The directors, and formerly minority shareholders, Clare Griffiths, Gary Spittlehouse and David Swaine bought former managing director Steve Turner’s 65% stake in the business ahead of his retirement last year.
The trio had been with Elpeeko for 28, 35 and 35 years respectively at the time and the deal made them equal shareholders.
Eight staff worked at the firm, including the three directors, and all were made redundant when the business closed on 26 January. All work in progress had been completed prior to cessation of trade.
John Harlow of John Harlow Insolvency and Corporate Recovery was appointed as the liquidator of the company by members and creditors on 23 February.
Harlow told PrintWeek: “The reasons the directors attributed the failure of the business to included a decrease in turnover leading to shortage of cashflow.
“The company had insufficient resources available to enable investment or development into other areas of printing and it found itself unable to cope with increased competition in the marketplace.”
Elpeeko’s draft accounts made up to October 2017 indicated a turnover of £258,000.
The firm’s tangible assets were sold at an auction run by Eddisons last week. The firm’s statement of affairs shows that the business had plant and machinery with a book value of £13,060, which was estimated to realise £8,000.
Harlow said the machinery comprised colour presses, scanners and finishing equipment plus office furniture and a vehicle, the majority of which was owned by the company.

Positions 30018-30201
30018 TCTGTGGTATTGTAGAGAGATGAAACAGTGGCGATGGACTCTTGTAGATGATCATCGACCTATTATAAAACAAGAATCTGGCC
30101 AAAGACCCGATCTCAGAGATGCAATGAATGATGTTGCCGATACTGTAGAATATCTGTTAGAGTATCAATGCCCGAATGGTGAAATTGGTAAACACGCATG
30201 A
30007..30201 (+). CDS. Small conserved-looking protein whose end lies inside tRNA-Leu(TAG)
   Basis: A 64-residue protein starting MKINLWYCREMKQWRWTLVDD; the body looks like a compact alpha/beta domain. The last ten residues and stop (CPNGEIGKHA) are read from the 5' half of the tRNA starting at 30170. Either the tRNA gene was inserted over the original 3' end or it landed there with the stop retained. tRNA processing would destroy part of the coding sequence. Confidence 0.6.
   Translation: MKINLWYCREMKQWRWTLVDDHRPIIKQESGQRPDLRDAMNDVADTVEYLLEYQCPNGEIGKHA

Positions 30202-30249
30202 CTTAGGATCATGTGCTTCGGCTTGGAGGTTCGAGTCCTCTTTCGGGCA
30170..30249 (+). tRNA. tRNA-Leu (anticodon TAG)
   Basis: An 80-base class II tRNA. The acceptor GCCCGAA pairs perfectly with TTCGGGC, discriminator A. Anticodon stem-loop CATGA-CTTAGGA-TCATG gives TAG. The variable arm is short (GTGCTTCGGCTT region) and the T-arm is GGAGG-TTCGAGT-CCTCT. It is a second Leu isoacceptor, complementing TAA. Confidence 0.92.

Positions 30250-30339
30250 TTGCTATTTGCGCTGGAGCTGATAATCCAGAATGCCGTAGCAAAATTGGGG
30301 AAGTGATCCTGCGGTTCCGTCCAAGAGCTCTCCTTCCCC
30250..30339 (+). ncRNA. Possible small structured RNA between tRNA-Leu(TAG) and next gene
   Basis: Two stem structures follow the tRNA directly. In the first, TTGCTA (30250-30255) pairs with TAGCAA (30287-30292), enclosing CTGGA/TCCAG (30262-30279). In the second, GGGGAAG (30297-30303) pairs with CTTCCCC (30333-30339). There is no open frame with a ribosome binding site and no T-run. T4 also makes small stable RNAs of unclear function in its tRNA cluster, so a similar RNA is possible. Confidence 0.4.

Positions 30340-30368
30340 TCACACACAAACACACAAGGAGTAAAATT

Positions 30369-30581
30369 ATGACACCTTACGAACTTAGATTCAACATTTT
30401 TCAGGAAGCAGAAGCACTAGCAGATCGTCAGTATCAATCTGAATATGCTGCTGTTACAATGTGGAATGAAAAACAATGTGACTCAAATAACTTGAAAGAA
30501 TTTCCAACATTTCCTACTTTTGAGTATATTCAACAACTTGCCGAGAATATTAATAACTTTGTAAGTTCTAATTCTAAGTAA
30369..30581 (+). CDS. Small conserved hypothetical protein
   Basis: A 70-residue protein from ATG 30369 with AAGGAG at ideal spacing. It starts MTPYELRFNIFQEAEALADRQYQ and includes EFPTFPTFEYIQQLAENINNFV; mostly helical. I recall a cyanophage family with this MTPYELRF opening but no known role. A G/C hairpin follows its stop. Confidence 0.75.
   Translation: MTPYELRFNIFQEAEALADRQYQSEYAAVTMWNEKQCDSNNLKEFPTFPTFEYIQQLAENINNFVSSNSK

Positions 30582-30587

PrintWeek understands the firm was running a Heidelberg GTO, a Xerox digital printer and three Epson wide-format devices at the time of its closure, although it is unclear which of this equipment it owned.
The company’s 340sqm freehold property has a book value of £194,425 and is currently on the market with Lambert Smith Hampton.
The secured creditors were HSBC, the mortgagee for the freehold property that provided a funding package for last year’s MBO deal – owed £128,318 – and Skipton Business Finance, which was owed £4,672 due to an invoice financing agreement.
Harlow said the latter has now been satisfied by collection of debts – Elpeeko’s book debts of £33,048 were estimated to realise £10,348 – and he anticipates surplus collections to be remitted in due course.
“We are optimistic that on the sale of the freehold property and following a successful auction and debt collection, there will be surplus funds available to enable a distribution to creditors,” said Harlow.
Elpeeko was founded in 1905 and known as the Lincoln Printing Company until the 1920s. A 70pp book about the history of the firm written by Mark Duckering, The History of Elpeeko Limited – Formerly the Lincoln Printing Company, was published in 2015.